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Marine Environment



Shipping – which transports about 90% of global trade – is, statistically, the least environmentally damaging mode of transport, when its productive value is taken into consideration.  For example, the vast quantity of grain required to make the world’s daily bread could not be transported any other way than by ship.  Moreover, set against land-based industry, shipping is, overall, a comparatively minor contributor to marine pollution from human activities.

IMO’s original mandate was principally concerned with maritime safety. However, as the custodian of the 1954 International Convention for the prevention of pollution of the sea by oil (OILPOL Convention), the Organization, soon after it began functioning in 1959, assumed responsibility for pollution issues and subsequently has, over many years, adopted a wide range of measures to prevent and control pollution caused by ships and to mitigate the effects of any damage that may occur as a result of maritime operations and accidents. 

These measures have been shown to be successful in reducing ship-sourced pollution and illustrate the commitment of the Organization and the shipping industry towards protecting the environment.  Of the 51 treaty instruments for the regulation of international shipping IMO has adopted so far, 21 are directly environment-related. 

The work of the Marine Environment Division is, in the main, directed by the Marine Environment Protection Committee, the MEPC in short, which is IMO's senior technical body on marine pollution related matters.  It is aided in its work by a number of IMO's Sub-Committees, in particular the Sub-Committee on Pollution Prevention and Response (PPR).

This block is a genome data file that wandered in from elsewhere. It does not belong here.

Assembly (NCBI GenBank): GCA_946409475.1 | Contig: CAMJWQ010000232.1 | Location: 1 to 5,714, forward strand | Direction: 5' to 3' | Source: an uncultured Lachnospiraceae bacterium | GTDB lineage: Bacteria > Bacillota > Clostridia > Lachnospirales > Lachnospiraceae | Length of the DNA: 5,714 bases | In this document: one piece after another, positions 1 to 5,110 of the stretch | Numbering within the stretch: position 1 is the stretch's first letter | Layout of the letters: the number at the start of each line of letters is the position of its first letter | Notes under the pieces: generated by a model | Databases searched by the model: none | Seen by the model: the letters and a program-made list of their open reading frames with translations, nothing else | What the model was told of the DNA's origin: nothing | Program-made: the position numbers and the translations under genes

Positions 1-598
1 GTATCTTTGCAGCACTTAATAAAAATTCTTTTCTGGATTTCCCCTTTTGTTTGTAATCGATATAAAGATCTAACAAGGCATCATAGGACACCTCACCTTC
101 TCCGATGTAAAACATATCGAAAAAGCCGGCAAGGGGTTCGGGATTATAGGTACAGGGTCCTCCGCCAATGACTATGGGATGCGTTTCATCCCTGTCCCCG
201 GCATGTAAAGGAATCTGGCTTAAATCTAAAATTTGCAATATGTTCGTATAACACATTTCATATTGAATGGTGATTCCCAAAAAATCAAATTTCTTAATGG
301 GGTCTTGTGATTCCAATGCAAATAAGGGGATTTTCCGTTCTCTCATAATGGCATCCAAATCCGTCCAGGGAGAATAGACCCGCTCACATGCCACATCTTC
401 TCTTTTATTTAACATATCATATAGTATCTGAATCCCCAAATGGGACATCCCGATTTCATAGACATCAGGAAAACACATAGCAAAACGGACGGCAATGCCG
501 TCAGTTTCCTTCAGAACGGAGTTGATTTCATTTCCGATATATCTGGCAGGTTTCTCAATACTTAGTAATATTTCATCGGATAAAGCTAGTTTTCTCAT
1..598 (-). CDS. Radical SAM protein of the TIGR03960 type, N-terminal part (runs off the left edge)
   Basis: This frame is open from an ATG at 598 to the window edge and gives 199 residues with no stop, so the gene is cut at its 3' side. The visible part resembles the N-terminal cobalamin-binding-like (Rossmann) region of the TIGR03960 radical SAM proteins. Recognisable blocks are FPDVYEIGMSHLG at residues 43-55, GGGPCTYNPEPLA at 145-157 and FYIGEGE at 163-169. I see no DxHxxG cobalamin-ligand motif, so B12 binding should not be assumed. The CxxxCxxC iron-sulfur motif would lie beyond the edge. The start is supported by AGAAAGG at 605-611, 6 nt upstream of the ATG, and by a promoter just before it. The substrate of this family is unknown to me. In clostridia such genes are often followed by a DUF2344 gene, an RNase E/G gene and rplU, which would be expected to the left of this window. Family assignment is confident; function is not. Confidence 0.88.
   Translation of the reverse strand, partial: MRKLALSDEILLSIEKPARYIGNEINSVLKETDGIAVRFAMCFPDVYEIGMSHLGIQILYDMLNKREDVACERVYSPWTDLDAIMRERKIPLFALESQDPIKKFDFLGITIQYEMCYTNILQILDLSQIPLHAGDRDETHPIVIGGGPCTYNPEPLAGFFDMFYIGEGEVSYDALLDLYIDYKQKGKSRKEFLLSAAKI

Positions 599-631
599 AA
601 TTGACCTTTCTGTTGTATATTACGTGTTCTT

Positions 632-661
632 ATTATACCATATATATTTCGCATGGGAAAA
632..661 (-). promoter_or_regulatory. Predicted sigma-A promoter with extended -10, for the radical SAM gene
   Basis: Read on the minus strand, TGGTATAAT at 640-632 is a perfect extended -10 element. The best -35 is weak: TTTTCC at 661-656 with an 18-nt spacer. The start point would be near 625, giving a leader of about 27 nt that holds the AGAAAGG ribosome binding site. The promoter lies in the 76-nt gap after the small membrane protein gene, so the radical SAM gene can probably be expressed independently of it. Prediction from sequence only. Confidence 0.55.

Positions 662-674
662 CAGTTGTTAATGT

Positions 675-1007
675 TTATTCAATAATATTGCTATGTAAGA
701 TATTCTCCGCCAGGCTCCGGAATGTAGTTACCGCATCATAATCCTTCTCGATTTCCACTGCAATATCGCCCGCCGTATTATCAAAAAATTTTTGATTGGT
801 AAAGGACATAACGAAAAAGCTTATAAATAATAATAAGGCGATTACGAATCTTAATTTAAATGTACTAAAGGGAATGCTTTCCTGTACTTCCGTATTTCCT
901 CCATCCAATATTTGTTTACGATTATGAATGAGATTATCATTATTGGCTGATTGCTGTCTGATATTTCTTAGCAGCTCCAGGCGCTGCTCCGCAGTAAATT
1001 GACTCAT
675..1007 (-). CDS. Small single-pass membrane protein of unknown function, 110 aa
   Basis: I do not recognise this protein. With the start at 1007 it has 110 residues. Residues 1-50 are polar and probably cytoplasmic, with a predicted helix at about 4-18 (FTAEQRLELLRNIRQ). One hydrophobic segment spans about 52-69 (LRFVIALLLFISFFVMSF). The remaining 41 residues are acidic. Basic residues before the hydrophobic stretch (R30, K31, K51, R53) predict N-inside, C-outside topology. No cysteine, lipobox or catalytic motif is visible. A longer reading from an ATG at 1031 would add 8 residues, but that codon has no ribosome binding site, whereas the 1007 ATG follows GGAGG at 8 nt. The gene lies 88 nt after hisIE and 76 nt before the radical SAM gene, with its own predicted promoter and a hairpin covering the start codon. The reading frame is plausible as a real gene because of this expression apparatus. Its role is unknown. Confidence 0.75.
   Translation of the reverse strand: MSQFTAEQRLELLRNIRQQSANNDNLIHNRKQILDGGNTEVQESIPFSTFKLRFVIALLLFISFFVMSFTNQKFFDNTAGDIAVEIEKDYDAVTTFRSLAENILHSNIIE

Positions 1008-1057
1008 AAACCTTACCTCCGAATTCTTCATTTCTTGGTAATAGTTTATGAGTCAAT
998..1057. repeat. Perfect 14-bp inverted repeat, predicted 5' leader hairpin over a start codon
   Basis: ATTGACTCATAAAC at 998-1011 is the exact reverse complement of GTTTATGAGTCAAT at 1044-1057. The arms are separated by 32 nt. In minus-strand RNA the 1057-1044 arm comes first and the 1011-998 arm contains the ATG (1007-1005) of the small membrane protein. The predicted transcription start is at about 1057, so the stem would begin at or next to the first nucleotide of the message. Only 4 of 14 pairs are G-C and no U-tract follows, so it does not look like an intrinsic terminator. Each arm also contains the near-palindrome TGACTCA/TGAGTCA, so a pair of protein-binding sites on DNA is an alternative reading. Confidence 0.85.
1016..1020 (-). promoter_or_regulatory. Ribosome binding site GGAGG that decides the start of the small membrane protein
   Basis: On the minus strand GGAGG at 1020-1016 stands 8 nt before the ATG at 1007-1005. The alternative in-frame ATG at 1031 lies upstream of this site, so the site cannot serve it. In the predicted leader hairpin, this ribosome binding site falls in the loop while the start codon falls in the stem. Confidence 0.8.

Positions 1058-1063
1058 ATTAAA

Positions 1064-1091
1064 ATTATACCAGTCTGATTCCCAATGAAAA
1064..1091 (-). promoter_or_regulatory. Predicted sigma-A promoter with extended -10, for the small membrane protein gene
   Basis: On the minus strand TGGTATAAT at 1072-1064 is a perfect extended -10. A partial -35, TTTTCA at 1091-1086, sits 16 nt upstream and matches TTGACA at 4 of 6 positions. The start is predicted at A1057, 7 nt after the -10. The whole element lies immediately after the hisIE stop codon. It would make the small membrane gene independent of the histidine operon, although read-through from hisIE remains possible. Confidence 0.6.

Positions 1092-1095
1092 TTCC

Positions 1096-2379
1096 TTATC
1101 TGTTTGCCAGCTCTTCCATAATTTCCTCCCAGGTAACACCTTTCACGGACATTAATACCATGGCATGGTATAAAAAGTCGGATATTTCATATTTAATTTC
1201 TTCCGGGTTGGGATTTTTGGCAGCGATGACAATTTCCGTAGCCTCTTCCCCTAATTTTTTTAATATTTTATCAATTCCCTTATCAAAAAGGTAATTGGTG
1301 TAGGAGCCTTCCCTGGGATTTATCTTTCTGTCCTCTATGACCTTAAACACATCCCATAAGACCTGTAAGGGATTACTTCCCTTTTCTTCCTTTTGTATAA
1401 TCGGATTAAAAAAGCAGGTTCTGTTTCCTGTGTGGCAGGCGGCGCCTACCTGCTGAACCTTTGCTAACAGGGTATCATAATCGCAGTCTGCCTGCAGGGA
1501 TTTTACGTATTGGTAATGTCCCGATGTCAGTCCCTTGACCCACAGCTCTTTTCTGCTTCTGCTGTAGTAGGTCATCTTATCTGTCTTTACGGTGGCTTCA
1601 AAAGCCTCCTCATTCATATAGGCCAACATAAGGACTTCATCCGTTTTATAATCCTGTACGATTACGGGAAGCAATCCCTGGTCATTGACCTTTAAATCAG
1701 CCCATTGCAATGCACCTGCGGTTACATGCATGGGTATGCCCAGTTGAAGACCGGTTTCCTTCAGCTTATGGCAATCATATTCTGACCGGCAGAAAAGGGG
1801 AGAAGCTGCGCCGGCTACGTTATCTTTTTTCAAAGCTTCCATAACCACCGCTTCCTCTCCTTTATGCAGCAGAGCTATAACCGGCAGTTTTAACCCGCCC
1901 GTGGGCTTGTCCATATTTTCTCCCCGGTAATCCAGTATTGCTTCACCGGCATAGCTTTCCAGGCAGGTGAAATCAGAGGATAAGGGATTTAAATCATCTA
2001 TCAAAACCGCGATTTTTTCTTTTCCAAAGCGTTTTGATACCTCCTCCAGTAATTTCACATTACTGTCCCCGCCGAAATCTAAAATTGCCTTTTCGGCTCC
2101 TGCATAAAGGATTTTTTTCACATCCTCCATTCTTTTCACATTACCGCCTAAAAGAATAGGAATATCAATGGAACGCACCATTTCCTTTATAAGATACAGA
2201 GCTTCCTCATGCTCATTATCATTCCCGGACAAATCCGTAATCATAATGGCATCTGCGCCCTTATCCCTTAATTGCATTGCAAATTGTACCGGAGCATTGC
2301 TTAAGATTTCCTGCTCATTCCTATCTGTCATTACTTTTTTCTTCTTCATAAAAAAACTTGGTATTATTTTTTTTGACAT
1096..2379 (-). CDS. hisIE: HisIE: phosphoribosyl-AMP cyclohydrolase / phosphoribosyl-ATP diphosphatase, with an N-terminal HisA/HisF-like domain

The original focus of its work was the prevention of marine pollution by oil, resulting in the adoption of the first ever comprehensive antipollution convention, the International Convention for the Prevention of Pollution from Ships (MARPOL) in 1973.  This has changed over the last few decades to include a much wider range of measures to prevent marine pollution, and the original MARPOL Convention was amended many times to also include requirements addressing pollution from chemicals, other harmful substances, garbage, sewage and, under an Annex VI adopted in 1997, air pollution and emissions from ships.

Other international instruments in the remit of the Division regulate oil pollution preparedness, response and co-operation (OPRC Convention and its 2000 OPRC-HNS Protocol), control of harmful anti-fouling systems on ships (AFS Convention), prevention of the potentially devastating effects of the spread of invasive harmful aquatic organisms carried by ships’ ballast water (BWM Convention), safe and environmentally sound recycling of ships (Hong Kong Convention), to name just a few.

IMO also carries out Secretariat functions in connection with the Convention on the Prevention of Marine Pollution by Dumping of Wastes and Other Matter, the London Convention as well as its 1996 Protocol.  Its objective is to promote the effective control of all sources of marine pollution and to take all practicable steps to prevent pollution of the sea by dumping of wastes and other matter.  

Many developing countries cannot yet give full and complete effect to these instruments, for various reasons. IMO has established an Integrated Technical Co-operation Programme (ITCP), with the sole purpose of assisting countries in building up their human and institutional capacities for uniform and effective compliance with the Organization’s regulatory framework.  Assisting these countries in working towards sustainable socio-economic development and enhancement of marine environment protection will ultimately result in cleaner waters and coasts, increased tourism, greater access to protein through improved and uncontaminated fish catches and integrated coastal zone management.


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